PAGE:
I am actually very surprised with how responsive the Dell ST2240T is, using a touch screen has breathed so much life into my music production; using a touch screen display makes moving faders so much easier and makes EQs and filters such a joy to use, the DAW is literally at my fingertips and my music sounds so much more organic as a result of it. I’m seriously impressed with how much it has changed my studio workflow. It did take a little getting used to as I have never really used a touch screen apart from my iPhone or iPad. Once you bring it into your workflow then you you will wonder how you did without it. I find myself going into the studios of friends and trying to operate their studio computer by pressing their screen and they give me a look that says I’m crazy! As you can tell by the YouTube video of me using Touch-Base UPDD on the Dell ST2240T, it’s a really professional grade experience. Special thanks to fellow writer and producer Bryan for creating the outro for the first Previous Magazine YouTube video too!

Although I was one of these people who worried about things like “gorilla arm”, this has never been an issue for me as the Dell ST2240T and many other touchscreens allow you to set them at an angle parallel to your main display in front of your keyboard. I’ve had no stability issues under Mavericks with UPDD and UPDD has never caused me any issues, it has literally been set and forget, this is how more software should be. If you want to give Touch-Base’s UPDD a try with your own software and hardware then there is an evaluation version available to download that allows you to use a hundred mouse clicks.

There are two different licenses for Touch-Base UPDD available:

  • The license for Windows, Mac OS X, OS/2
  • The license for Linux, CE, VxWorks, DOS

The license for the ST2240T on Mac OS X costs £95 (That’s $171 or €133), and it is worth every penny. If you work in an office or have multiple workstations then the licensing works on a moving scale with the more you buy at once, the cheaper they become, this is really great for corporate use. £95 may seem like a lot of money for drivers, but you’re getting so much more than just drivers, you’re getting a natural extension and massive improvement to your workflow.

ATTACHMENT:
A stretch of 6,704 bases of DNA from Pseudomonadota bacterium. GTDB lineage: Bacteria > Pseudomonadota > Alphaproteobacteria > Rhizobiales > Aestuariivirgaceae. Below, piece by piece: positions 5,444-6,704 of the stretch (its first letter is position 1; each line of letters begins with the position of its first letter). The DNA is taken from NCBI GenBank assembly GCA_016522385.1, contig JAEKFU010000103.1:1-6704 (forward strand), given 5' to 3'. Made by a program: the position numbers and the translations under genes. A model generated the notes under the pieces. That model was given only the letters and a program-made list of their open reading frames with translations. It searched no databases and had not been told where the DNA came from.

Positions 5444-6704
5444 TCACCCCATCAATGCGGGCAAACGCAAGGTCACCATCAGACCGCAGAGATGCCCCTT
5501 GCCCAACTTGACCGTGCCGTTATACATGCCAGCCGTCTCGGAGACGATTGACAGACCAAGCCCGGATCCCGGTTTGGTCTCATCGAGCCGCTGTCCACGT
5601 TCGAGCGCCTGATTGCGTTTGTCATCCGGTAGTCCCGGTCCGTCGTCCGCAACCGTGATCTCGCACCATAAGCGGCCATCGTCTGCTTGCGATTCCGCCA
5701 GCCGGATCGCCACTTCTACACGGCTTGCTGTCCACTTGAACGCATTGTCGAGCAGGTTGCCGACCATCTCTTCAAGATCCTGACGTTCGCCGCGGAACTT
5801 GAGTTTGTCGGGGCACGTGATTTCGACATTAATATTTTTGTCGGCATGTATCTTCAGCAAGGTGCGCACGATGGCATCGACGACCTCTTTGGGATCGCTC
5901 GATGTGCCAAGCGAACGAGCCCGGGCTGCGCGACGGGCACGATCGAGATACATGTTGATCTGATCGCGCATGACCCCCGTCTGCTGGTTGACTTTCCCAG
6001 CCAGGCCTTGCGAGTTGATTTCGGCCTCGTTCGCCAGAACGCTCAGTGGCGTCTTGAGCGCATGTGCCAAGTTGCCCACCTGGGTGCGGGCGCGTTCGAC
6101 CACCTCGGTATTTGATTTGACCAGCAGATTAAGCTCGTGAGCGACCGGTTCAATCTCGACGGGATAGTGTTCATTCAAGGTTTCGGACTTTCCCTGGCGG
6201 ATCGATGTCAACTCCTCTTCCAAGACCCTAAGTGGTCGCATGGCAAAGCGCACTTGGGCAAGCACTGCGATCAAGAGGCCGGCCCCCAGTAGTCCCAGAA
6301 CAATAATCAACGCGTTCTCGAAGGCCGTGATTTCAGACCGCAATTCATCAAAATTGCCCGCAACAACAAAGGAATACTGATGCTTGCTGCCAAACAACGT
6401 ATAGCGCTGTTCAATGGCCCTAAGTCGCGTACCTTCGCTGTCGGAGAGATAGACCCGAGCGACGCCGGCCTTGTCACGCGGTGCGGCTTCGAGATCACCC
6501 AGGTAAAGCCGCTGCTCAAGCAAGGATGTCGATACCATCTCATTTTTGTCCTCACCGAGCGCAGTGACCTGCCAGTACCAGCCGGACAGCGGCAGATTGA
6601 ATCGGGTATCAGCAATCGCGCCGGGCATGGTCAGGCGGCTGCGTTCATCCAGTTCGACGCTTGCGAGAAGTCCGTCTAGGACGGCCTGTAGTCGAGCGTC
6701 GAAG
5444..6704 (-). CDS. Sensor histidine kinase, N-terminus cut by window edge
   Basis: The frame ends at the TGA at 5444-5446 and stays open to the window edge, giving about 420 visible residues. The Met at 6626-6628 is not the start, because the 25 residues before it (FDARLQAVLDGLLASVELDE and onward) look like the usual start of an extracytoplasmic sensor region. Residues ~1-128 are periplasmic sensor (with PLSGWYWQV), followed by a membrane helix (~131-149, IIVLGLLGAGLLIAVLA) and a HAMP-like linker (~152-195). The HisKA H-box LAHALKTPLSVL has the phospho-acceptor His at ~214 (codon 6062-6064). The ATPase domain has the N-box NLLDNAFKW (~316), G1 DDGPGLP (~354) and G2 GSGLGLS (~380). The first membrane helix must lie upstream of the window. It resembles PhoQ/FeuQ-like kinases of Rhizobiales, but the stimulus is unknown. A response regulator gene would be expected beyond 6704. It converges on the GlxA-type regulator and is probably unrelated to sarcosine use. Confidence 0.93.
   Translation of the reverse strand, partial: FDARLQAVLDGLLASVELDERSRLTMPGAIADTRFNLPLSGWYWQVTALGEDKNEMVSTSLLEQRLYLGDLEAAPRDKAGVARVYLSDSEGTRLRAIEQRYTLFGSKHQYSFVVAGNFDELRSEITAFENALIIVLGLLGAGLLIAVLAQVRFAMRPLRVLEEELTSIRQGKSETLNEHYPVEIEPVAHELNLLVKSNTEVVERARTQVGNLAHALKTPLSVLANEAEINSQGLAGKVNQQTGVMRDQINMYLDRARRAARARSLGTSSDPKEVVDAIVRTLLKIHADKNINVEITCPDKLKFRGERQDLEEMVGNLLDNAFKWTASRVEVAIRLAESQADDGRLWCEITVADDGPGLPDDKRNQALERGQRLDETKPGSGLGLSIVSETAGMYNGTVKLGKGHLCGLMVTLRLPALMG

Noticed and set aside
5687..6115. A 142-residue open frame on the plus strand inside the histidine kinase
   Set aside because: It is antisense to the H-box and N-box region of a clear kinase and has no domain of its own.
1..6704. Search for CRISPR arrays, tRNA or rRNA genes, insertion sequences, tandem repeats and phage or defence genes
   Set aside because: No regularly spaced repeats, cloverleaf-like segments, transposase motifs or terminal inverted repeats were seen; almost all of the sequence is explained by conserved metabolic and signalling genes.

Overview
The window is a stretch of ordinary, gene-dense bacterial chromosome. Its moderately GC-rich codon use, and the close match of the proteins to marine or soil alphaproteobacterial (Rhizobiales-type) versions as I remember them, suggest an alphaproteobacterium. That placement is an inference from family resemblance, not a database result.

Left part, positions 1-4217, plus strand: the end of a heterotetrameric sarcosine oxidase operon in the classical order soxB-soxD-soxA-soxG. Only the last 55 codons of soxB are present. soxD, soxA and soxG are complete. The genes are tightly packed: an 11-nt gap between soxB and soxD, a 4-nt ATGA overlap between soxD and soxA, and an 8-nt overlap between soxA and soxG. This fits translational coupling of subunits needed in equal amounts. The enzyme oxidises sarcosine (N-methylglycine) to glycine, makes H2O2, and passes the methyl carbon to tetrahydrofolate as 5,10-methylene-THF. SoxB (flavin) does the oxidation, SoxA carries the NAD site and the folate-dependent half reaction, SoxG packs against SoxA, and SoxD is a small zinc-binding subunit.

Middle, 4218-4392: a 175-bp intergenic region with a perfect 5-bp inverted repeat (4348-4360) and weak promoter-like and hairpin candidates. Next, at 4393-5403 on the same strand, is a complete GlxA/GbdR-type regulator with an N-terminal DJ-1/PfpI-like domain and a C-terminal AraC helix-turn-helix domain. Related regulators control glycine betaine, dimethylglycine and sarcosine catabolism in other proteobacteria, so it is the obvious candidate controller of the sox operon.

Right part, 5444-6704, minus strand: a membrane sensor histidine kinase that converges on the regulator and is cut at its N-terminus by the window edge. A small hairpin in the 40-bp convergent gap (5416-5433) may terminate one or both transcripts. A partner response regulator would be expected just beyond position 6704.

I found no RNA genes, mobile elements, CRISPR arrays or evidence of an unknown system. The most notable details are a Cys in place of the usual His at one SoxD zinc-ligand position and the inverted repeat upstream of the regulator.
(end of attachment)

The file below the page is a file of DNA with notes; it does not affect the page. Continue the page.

Aside from touch screens, Touch-Base’s UPDD also supports whiteboards, digitisers, mice, UMPC, light pens, tablet computers, interactive signage, and specialised pointer device controllers, and given the large range of platform and device support, this is something that will get hardware you thought you’d never be able to use up in full working order on your system.

Touch-Base’s support has been superb throughout the pre-sales and after-sales process, they’re very friendly and based in Southern England, as are their developers, it is great to see more software coming out of the UK again. If you have any questions before buying or even after buying then the employees at Touch-Base are very knowledgeable and can provide you with an answer.

If you’re spending a lot of time sat in front of your Mac making music or just doing a lot of everyday menial tasks then you can’t go wrong with augmenting your current production setup with a high quality touchscreen now that they’ve come down to just a couple hundred pounds, and now with the Touch-Base UPDD there’s no reason why you shouldn’t use one with your Mac, this is something that clients are and other artists are soon going to expect as being a part of a standard studio setup, be it an ultrabook with a touchscreen or a full display, they’ll expect touchscreens on some level.

You can purchase the Touch-Base UPDD drivers from the Touch-Base website where you can also view a comprehensive list of supported hardware.

Ali Amel

Ali Amel ()

Produces electronic music under the name of 'Lost & Found', addicted to tech and has a studio in a dark dungeon rattling round inside of a spaceship.